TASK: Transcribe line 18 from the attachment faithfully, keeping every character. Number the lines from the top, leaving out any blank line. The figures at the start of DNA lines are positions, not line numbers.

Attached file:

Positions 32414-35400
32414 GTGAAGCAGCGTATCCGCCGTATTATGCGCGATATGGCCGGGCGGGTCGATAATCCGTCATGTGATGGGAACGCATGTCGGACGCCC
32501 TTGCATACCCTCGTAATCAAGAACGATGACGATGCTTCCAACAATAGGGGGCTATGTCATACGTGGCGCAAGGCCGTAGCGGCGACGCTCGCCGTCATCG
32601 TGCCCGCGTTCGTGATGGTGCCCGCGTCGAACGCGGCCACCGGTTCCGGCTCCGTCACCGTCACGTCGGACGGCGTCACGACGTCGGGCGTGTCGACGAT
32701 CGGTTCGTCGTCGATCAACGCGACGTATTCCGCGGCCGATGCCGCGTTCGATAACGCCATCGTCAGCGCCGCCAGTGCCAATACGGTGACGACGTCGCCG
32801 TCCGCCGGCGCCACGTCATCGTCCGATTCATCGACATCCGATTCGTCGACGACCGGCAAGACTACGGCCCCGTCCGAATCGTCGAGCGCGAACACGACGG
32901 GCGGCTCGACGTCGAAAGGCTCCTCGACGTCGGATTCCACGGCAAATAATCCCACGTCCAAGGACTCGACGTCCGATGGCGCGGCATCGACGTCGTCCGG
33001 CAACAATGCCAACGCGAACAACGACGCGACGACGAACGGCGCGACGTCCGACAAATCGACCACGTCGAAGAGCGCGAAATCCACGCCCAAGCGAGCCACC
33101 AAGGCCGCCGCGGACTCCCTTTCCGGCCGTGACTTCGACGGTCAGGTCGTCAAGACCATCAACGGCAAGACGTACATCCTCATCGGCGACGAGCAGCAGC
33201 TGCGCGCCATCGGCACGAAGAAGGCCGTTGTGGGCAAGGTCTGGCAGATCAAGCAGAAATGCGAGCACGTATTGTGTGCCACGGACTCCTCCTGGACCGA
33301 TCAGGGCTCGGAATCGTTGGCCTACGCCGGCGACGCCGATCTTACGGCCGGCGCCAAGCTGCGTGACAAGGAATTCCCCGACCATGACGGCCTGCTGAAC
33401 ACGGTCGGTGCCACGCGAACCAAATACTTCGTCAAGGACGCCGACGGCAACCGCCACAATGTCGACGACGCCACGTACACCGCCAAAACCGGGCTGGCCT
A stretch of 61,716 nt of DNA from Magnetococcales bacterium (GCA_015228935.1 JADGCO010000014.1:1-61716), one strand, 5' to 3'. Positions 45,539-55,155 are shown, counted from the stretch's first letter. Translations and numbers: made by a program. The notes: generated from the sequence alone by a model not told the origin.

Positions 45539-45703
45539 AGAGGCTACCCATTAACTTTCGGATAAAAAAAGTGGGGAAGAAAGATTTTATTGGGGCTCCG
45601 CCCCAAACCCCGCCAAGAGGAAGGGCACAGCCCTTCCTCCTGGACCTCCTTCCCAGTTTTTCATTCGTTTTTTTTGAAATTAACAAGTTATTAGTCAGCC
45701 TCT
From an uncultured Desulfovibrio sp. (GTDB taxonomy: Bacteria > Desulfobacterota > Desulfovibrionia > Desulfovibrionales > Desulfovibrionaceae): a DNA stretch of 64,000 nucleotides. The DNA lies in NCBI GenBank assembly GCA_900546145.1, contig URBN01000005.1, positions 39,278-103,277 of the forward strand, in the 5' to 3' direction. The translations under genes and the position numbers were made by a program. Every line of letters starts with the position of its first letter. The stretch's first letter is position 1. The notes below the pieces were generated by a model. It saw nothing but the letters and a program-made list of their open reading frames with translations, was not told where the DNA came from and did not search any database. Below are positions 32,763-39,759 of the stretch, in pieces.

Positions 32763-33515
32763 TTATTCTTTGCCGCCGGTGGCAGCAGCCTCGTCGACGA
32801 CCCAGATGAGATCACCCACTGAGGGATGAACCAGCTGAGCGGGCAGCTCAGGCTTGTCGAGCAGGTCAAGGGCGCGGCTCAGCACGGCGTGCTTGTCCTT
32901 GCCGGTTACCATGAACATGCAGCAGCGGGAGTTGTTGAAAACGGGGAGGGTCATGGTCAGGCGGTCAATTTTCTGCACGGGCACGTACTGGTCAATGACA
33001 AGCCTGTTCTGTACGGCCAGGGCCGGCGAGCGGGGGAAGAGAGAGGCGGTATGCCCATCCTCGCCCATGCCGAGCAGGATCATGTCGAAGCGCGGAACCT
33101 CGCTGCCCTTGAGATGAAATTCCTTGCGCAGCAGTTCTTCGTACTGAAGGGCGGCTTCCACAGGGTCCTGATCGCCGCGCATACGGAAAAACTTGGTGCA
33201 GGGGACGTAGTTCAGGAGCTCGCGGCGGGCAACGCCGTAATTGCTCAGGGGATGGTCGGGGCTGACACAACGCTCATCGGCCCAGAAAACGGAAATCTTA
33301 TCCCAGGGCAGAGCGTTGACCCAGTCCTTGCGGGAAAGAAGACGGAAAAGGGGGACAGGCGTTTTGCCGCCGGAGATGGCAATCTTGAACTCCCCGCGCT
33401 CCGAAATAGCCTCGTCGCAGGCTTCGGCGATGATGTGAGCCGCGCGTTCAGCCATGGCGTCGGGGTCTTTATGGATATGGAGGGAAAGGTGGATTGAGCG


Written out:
From an uncultured Desulfovibrio sp. (GTDB taxonomy: Bacteria > Desulfobacterota > Desulfovibrionia > Desulfovibrionales > Desulfovibrionaceae): a DNA stretch of 64,000 nucleotides. The DNA lies in NCBI GenBank assembly GCA_900546145.1, contig URBN01000005.1, positions 39,278-103,277 of the forward strand, in the 5' to 3' direction. The translations under genes and the position numbers were made by a program. Every line of letters starts with the position of its first letter. The stretch's first letter is position 1. The notes below the pieces were generated by a model. It saw nothing but the letters and a program-made list of their open reading frames with translations, was not told where the DNA came from and did not search any database. Below are positions 32,763-39,759 of the stretch, in pieces.